Recently, I have been struggling to understand something, which is related to the notion of "overfitting". In learning theory, It usually refers to the situation in which one try to infer a general concept (e.g., regressor or classifier) from finite observations (aka data). The concept is said to overfit the observation if it performs well on the set of observations, but performs worse on the previously unseen observations. The ability to generalize to the future observation is known as a "generalization" ability of the concept we have inferred. In practice, we would prefer the concept that not only performs well on the current data, but also do so on the data we might observe in the future (we generally assume that the data come from the same distribution).
When I think of overfitting, it is unavoidable to refer to "generalisation". In fact, as we can see above, we give the definition of overfitting based on the generalization ability of the concept. The notion of overfitting is also closely related to the notion of ill-posedness in the inverse problem. The is in fact the motivation of the regularisation problem we often encounter in the machine learning.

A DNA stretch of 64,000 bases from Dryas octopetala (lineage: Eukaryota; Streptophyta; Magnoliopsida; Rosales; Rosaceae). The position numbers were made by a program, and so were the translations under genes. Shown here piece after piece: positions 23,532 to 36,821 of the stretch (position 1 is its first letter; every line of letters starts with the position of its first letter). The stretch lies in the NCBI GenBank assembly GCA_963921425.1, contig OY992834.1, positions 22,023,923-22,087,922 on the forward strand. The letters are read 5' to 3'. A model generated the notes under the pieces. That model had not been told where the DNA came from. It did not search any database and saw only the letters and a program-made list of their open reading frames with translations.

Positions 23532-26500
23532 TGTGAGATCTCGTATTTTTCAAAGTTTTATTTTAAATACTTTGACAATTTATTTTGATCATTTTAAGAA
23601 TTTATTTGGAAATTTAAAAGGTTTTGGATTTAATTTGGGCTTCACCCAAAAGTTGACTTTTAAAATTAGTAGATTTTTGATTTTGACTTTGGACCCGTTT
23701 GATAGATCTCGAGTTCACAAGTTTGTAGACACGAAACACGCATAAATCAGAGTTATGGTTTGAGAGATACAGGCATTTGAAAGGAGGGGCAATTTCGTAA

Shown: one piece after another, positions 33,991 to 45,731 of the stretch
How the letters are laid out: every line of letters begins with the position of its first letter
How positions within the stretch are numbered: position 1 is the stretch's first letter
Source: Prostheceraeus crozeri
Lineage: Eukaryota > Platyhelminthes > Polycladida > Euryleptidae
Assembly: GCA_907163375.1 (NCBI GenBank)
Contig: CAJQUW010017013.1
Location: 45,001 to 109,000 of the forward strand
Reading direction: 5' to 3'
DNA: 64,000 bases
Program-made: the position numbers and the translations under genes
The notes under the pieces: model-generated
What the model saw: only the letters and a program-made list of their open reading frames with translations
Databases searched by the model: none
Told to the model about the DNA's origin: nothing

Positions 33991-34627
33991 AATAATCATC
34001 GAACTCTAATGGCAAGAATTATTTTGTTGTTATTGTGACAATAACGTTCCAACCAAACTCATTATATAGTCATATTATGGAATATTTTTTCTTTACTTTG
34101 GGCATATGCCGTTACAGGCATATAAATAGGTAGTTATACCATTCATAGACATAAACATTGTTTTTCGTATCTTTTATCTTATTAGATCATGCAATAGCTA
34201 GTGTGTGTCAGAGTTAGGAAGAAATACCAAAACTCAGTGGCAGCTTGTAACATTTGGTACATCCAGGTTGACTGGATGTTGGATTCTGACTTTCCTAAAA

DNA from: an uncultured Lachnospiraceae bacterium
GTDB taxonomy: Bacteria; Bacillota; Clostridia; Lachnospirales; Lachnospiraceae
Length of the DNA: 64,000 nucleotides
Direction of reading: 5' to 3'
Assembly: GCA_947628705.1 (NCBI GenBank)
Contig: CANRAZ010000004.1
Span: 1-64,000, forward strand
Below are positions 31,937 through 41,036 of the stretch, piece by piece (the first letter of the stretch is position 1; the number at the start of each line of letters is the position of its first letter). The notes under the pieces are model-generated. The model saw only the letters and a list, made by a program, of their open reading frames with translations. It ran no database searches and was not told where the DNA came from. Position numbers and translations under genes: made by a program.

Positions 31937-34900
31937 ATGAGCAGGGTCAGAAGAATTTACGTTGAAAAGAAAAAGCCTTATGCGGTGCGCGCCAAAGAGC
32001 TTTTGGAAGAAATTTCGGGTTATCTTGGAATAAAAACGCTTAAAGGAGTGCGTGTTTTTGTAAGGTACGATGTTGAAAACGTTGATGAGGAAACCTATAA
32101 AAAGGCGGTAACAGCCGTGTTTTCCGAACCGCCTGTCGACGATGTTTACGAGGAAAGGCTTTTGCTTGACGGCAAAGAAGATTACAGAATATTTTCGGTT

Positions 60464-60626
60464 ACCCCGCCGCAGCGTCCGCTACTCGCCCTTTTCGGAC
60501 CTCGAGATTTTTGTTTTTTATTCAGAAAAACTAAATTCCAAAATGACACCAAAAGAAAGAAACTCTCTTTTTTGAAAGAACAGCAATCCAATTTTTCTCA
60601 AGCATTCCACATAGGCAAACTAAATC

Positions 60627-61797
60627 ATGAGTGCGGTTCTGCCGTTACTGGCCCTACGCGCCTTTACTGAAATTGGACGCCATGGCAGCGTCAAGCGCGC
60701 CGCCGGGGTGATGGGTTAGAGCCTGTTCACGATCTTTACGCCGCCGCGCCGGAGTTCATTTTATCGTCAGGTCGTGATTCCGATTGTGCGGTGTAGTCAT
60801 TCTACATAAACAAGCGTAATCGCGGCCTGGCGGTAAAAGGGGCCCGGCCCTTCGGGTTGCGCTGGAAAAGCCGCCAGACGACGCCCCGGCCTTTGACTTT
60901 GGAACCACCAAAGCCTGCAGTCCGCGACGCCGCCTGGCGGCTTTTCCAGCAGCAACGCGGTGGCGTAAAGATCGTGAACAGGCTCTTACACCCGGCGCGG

In the past few weeks, I have to deal with estimation problem. In principle, it is different from regression or classification problem(and regularization problem as well). However, there seems to be a connection between estimation problem and regularization problem, that still puzzle me. In estimation theory, the problem is mostly unsupervised, so it is not clear how to define "overfitting" in this case. Can we look at overfitting based on something beyond generalisation?
So the question I would like to ask in this post is "what else can we see/consider as overfitting?" If you have good examples, please feel free to leave comments.